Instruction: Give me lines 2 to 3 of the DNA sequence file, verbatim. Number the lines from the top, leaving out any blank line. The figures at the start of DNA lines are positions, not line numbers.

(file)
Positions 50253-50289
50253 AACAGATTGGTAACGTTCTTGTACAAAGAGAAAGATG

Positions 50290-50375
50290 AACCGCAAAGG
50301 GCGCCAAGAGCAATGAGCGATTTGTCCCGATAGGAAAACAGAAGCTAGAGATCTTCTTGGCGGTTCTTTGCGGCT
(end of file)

50253 AACAGATTGGTAACGTTCTTGTACAAAGAGAAAGATG

Positions 50290-50375